79. Memorandum From Henry Wallich, Member of the Federal Reserve System Board of Governors, to the Chairman of the Federal Reserve System Board of Governors (Burns)1


  • Note Concerning Gold Discussions at Martinique

From the Reuters report of Bennett’s statement, it appears that a major change of emphasis is planned in our gold policy.2 While we still ask for a transition period during which central banks cannot buy gold in the market or from each other at market-related prices in excess of previous sales, this transition period, which in the past seemed to be the principal rule of policy, now seems to become an exception, with the absence of such restraints after the transition being treated as the significant feature.

The principal objections to such a shift are:

It should not be negotiated with the French alone, but with other interested countries, some of whose positions on gold have been influenced by our past positions.
This policy is in conflict with our own action in selling gold. We are reducing our own holdings of a reserve asset while enabling other countries to make more effective use of theirs for monetary purposes.
The danger of a new and higher official gold price becomes more concrete. It is true that such a price, in order to be made to stick, requires a willingness of one or more central banks to buy all the gold that is offered at that price. I doubt that there is such a central bank today. Thus, there seems no great immediate danger of a return to the Bretton Woods system or the gold standard. But it is probable that gold will have been moved closer to the center of the monetary stage.

One useful purpose served by a policy of freeing the use of gold is that in times like these we may like to see countries have maximum reserves in order to maintain liberal trade policies. I am tempted to argue that the emergency is sufficiently serious to justify postponing our long-term objectives for the world’s monetary system, which involve elimination of gold. But obviously there are means of supplying gold-holding countries with credit that would have the same favorable effect on their trade policies, if the credit terms are made easy enough.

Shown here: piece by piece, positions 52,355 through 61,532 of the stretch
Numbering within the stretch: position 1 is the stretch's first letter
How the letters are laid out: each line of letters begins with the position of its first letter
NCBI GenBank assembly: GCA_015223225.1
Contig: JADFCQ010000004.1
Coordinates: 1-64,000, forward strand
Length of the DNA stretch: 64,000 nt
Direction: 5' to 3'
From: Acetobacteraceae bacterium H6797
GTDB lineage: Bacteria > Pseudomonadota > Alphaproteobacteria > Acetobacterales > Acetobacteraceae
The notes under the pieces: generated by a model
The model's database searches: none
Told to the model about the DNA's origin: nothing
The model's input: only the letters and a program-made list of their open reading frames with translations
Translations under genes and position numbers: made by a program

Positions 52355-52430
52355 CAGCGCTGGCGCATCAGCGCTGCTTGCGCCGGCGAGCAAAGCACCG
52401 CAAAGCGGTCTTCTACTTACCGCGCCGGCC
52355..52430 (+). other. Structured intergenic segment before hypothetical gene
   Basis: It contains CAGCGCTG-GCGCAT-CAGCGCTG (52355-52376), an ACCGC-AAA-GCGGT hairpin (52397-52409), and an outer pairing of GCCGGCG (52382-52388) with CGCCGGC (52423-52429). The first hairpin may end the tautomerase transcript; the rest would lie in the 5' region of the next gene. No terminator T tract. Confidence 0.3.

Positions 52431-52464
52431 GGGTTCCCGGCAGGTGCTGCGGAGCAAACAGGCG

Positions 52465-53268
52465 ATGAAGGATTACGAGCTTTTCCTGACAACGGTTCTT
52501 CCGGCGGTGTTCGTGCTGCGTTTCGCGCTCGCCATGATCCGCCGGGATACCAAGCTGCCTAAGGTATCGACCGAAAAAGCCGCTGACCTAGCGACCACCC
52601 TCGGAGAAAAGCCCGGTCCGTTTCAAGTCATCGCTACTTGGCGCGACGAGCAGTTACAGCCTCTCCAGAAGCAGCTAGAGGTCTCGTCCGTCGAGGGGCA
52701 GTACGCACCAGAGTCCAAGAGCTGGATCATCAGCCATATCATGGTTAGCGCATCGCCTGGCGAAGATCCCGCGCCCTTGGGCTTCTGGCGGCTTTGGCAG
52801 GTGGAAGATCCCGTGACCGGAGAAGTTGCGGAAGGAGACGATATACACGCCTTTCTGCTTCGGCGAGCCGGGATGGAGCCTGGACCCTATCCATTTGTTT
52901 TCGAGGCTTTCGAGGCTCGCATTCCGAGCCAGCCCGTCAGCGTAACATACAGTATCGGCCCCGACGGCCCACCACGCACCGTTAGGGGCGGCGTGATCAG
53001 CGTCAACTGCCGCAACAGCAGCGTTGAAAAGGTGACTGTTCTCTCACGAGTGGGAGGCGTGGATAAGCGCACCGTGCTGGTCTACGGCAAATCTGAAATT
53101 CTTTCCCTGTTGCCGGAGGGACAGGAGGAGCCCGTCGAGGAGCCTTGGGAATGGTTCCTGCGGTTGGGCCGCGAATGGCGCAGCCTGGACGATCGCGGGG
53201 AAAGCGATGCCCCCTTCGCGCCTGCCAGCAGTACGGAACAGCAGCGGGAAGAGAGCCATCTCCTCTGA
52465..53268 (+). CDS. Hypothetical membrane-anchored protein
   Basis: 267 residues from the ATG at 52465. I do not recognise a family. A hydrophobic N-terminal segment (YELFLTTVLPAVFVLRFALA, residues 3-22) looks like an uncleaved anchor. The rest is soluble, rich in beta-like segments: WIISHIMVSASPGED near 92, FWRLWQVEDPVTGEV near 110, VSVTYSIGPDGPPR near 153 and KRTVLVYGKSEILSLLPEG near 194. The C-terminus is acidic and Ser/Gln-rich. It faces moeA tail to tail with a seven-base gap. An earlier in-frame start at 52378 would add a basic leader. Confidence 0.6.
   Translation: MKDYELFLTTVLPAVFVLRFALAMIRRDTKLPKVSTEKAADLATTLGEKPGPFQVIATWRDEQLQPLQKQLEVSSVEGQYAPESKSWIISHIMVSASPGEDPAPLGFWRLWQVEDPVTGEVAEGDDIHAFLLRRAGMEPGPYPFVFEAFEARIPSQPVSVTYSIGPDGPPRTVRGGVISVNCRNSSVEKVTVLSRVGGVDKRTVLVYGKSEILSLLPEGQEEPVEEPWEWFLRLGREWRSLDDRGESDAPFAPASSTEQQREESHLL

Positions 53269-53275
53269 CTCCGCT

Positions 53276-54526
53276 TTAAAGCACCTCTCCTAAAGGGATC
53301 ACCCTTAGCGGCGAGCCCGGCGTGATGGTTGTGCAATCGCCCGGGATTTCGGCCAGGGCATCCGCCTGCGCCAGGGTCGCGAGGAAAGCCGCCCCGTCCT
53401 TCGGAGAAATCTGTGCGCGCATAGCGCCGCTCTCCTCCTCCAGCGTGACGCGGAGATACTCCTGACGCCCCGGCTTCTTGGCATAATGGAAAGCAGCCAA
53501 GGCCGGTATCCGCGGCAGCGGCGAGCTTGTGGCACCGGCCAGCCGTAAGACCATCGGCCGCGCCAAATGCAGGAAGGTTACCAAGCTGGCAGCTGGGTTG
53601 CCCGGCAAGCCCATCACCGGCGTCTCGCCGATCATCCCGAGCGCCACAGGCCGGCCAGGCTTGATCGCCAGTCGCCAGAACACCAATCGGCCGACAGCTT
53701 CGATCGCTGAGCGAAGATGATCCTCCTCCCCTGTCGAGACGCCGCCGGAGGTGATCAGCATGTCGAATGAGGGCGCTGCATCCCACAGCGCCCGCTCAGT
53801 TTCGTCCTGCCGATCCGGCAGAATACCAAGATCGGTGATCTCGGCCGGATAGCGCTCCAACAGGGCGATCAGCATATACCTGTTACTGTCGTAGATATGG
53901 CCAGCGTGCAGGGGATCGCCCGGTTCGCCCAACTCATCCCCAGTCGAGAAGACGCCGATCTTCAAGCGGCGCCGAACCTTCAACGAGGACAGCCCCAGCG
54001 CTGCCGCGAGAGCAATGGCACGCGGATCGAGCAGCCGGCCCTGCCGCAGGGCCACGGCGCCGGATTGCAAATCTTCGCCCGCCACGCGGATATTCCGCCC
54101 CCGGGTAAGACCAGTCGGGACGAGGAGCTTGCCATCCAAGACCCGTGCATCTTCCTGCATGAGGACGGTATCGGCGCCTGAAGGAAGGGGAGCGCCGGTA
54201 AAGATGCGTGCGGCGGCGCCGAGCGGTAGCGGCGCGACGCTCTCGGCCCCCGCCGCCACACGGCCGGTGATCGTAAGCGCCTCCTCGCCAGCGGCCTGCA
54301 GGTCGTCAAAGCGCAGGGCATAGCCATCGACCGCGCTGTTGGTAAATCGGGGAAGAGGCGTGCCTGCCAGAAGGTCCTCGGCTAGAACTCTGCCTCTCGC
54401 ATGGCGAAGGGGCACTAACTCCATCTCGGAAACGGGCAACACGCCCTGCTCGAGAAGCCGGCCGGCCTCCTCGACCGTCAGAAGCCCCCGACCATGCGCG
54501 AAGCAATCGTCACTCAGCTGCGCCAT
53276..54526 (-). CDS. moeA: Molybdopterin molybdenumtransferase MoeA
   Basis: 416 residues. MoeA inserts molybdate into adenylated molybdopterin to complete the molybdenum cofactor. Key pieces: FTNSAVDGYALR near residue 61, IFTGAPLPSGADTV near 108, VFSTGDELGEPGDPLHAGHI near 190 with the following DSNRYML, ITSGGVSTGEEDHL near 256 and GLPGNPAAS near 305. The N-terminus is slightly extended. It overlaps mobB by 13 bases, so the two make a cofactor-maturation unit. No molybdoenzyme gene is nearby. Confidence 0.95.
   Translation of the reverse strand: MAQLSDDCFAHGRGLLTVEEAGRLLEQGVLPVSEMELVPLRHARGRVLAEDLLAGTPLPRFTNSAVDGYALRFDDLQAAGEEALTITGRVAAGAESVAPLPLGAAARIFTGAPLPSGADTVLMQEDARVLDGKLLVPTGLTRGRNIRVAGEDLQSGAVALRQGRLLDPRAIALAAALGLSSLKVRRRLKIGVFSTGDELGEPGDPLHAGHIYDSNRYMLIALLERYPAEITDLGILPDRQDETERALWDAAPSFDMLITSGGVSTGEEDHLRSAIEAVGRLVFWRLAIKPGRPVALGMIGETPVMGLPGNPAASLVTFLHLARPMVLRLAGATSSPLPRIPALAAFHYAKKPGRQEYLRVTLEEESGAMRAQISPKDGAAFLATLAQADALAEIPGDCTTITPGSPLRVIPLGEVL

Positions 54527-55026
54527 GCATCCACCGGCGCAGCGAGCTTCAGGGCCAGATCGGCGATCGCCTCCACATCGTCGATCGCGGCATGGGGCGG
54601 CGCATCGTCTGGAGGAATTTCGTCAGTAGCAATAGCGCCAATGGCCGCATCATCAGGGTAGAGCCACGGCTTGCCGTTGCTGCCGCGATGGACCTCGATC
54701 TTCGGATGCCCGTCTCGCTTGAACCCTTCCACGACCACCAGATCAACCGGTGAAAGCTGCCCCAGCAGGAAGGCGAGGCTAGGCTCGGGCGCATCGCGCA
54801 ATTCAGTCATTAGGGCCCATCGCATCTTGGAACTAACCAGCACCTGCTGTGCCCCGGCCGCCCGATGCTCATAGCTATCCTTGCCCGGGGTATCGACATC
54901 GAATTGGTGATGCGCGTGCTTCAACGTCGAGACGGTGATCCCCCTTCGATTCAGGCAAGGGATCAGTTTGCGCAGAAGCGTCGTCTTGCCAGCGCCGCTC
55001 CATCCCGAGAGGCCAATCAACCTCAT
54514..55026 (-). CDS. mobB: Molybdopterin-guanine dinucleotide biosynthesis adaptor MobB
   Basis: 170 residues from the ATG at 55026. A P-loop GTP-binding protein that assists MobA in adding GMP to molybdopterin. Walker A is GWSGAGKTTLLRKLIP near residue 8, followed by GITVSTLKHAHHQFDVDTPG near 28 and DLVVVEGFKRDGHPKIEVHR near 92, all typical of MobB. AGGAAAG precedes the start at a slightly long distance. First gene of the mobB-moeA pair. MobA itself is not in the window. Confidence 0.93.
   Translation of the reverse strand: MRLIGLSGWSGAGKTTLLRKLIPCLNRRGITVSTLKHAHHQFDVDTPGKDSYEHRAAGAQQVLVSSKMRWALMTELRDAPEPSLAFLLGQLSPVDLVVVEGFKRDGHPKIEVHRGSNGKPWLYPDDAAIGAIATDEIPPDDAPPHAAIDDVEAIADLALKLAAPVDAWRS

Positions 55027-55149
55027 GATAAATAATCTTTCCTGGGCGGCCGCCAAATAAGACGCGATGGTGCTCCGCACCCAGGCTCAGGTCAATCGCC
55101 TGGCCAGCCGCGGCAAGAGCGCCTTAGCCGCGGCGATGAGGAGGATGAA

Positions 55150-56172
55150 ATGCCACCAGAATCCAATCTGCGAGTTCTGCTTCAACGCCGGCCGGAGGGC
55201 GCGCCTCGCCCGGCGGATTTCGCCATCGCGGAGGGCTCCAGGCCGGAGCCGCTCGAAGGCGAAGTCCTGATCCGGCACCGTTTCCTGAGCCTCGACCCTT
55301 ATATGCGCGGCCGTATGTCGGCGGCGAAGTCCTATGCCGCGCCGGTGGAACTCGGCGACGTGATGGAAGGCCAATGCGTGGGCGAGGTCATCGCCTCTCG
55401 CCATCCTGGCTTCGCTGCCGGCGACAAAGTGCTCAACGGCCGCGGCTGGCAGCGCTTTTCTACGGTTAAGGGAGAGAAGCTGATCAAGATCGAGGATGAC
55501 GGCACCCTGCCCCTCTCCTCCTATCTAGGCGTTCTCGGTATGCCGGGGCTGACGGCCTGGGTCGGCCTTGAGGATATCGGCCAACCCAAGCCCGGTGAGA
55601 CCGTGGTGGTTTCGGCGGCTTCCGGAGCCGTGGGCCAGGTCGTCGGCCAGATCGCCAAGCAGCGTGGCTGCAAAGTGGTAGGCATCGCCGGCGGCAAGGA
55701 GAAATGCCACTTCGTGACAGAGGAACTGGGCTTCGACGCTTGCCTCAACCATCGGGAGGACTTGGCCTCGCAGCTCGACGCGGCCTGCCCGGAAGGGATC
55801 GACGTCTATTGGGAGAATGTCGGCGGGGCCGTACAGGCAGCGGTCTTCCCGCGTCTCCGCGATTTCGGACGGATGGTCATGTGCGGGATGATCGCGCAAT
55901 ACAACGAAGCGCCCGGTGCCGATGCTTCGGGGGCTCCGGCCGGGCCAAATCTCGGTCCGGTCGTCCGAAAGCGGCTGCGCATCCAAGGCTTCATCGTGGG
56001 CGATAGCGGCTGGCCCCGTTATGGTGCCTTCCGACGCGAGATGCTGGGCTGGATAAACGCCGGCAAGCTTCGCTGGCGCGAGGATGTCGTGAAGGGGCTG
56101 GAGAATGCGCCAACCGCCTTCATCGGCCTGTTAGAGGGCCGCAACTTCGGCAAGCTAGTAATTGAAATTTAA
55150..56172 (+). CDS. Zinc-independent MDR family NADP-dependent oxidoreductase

From the briefing paper for the President3 it would appear that Treasury sees a basis for understanding with the French because the French have made what seems to me a semantic concession concerning the treatment of gold as a commodity. This surely is not a change of mind on their part concerning the basic importance of gold. Hence agreements based on this misleading appearance of a common ground are likely to prove disappointing.

The memorandum to the President does not propose to trade our position on gold for the French position on oil. Apparently there would be no further benefits from making concessions to the French viewpoint on gold.4

  1. Source: Ford Library, Arthur Burns Papers, Federal Reserve Board Subject Files, Box B52, Gold, Sept.–Dec. 1974. No classification marking.
  2. Bennett’s statement was not found. However, on December 11, the Los Angeles Times published a Reuters report on comments made by Simon on December 10 about the issue of gold at the U.S.-French meeting at Martinque. The report noted: “The United States is now saying that provided suitable arrangements can be made for a transitional period—from a position where gold still forms a large percentage of official reserves to a situation where it is regarded as a ‘commodity’—then central banks should be free to buy and sell. But Simon said that the United States wanted to be sure that any transitional arrangements imposed limits which would not have the effect of placing gold more securely at the center of the financial system.”
  3. Document 78.
  4. Solomon and Bryant also had objections. In a December 11 memorandum to Burns, Solomon asserted that to accept Bennett’s proposal would be to concede “the position that the French took throughout the C–20 discussions” and “to promote the role of gold in the future monetary system.” Solomon commented: “It seems a shame to decide this one aspect of reform now, especially when none of the other Europeans is pressing the issue. We certainly do not need to make this concession to the French to get them to agree to the U.S. recycling proposal, given France’s balance of payments vulnerability.” On December 12, Bryant wrote a memorandum to Burns in which he also warned that the “early relaxation” of the rules on official gold transactions could “increase rather than reduce the relative importance of gold in the monetary system.” Bryant continued: “Even if one thought it desirable to push ahead on the gold question, would it be the best course to strike an understanding in bilateral conversations with the French? Does France have enough to give us, even in the area of energy policy, to make it worthwhile playing the gold chip bilaterally with them?” Both memoranda are in the Ford Library, Arthur Burns Papers, Federal Reserve Board Subject Files, Box B52, Gold, Sept.–Dec. 1974.